Pen and calculator on a stack of papers

LIHTC developers: Increase equity pricing lost through new corporate tax rates with cost segregation

In anticipation of a corporate tax rate decrease, the low-income housing tax credit industry was predominantly underwriting deals assuming a 25 percent corporate tax rate through the last half of 2017. However, the additional 4 percent drop to a 21 percent corporate tax rate made law through the Tax Cuts and Jobs Act equates to an approximate 3- to 4-cent drop in pricing.

Under the new tax law, multifamily buildings may immediately expense 100 percent of five- and 15-year property. Therefore, a cost segregation study may be more important than ever. By assessing the potential benefit of cost segregation with your tax credit investor during the letter-of-intent stage, you can increase the time value tax benefits delivered to the investor which can equate to a small increase in equity pricing.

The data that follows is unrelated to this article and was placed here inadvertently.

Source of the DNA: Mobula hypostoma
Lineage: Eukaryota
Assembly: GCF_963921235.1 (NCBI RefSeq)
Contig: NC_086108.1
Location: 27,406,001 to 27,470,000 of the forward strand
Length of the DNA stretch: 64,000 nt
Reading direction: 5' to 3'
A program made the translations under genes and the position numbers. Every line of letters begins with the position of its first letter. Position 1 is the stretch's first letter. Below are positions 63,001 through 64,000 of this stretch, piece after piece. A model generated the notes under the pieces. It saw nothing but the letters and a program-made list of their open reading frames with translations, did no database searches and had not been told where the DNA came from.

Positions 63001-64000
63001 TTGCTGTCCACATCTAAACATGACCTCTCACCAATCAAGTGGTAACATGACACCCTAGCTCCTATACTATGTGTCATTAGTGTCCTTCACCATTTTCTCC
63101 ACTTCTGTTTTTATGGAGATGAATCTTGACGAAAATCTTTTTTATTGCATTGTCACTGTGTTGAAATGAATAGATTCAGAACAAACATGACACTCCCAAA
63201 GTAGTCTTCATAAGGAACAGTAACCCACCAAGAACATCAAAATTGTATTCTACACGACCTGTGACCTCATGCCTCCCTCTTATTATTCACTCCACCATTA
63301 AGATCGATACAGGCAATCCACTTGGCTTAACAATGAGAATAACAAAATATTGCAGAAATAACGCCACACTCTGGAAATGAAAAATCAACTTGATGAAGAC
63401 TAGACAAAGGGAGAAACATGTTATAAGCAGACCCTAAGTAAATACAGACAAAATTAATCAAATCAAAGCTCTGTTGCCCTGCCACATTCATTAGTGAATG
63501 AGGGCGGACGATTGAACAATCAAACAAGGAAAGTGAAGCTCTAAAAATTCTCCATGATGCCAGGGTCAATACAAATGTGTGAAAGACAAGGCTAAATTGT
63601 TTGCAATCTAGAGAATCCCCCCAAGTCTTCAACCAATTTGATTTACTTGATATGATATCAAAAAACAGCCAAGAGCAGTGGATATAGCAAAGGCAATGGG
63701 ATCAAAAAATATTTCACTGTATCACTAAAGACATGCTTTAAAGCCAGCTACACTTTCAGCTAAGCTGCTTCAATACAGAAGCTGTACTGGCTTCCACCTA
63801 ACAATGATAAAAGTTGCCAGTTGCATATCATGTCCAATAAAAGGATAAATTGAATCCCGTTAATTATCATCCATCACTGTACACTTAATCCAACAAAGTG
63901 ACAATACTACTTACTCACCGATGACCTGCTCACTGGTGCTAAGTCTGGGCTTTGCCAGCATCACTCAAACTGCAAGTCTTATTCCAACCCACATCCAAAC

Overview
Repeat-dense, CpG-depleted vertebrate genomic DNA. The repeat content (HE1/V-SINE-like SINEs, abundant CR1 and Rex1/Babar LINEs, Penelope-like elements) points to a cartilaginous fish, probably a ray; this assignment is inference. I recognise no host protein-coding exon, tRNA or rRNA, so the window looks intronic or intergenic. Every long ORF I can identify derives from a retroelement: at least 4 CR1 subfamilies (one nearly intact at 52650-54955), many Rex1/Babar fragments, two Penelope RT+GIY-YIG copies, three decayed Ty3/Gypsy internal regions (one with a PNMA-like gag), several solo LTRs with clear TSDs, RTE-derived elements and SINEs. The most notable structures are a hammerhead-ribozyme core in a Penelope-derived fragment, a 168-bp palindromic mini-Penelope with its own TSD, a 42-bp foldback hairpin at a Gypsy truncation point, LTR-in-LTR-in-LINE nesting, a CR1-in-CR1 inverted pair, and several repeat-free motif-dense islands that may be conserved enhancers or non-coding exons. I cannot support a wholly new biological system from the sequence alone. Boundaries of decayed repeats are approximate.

Learn more about the many changes to the depreciation and expenses rules in our recent insight, Untangling tax reform.

For more information on this topic, or to learn how Baker Tilly specialists can help, contact our team.

The information provided here is of a general nature and is not intended to address the specific circumstances of any individual or entity. In specific circumstances, the services of a professional should be sought. Tax information, if any, contained in this communication was not intended or written to be used by any person for the purpose of avoiding penalties, nor should such information be construed as an opinion upon which any person may rely. The intended recipients of this communication and any attachments are not subject to any limitation on the disclosure of the tax treatment or tax structure of any transaction or matter that is the subject of this communication and any attachments.

Donald N. Bernards
Financial symbols: percent, dollar, cents
Next up

Tax reform for financial institutions: final bill impacts